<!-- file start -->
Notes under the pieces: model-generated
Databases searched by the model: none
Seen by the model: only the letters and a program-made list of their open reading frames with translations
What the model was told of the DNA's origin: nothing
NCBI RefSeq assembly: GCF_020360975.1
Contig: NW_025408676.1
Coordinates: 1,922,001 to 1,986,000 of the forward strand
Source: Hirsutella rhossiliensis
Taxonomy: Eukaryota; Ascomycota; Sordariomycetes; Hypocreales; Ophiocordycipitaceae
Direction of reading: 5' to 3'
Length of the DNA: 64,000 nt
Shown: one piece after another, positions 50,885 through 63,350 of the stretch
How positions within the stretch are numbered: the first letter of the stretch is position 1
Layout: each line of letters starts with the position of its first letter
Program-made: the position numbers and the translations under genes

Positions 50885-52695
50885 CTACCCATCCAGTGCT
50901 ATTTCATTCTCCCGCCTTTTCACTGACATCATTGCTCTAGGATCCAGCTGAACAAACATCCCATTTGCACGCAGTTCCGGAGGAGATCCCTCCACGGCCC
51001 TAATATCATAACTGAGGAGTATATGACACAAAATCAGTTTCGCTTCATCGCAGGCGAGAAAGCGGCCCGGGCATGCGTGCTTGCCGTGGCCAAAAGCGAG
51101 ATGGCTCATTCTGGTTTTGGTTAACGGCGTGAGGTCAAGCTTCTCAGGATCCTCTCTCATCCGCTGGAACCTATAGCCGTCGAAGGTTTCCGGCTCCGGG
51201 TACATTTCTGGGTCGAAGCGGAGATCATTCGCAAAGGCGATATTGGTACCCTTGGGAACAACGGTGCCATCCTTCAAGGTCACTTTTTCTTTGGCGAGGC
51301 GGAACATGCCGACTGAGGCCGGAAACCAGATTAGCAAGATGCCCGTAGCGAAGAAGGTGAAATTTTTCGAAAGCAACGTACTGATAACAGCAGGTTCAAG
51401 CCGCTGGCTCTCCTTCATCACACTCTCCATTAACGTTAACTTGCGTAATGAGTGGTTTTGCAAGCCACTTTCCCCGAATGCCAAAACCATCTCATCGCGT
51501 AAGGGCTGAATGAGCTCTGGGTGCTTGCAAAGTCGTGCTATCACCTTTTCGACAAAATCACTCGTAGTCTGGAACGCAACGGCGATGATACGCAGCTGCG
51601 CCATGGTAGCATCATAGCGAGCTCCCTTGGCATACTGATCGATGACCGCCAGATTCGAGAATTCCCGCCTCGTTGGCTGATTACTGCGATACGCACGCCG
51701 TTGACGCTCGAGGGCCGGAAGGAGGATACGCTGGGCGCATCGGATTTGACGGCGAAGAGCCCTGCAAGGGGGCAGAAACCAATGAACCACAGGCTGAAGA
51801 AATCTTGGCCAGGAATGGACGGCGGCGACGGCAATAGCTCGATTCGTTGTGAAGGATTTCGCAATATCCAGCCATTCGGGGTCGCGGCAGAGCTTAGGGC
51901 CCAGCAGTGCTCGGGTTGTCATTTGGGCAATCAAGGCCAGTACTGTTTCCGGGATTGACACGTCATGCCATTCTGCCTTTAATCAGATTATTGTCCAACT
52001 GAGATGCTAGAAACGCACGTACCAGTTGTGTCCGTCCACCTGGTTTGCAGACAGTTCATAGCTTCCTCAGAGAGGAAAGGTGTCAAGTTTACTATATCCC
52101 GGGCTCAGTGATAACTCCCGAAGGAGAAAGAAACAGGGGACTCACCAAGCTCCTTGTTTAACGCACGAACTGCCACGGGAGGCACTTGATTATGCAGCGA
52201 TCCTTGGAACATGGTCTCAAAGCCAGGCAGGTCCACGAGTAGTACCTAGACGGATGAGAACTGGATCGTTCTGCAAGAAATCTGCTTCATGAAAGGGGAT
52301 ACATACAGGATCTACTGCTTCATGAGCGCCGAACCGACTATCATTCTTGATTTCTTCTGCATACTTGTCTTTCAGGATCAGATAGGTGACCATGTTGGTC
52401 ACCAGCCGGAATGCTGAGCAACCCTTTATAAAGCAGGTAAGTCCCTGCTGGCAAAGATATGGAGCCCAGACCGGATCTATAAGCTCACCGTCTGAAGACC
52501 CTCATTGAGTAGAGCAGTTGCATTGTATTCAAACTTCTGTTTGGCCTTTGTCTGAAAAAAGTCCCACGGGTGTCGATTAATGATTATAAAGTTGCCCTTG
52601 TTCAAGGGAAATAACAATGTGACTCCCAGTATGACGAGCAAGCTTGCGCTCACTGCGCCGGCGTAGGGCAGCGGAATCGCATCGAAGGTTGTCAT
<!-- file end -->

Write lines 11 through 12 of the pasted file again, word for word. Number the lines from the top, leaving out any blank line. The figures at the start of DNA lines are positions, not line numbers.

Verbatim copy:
Length of the DNA: 64,000 nt
Shown: one piece after another, positions 50,885 through 63,350 of the stretch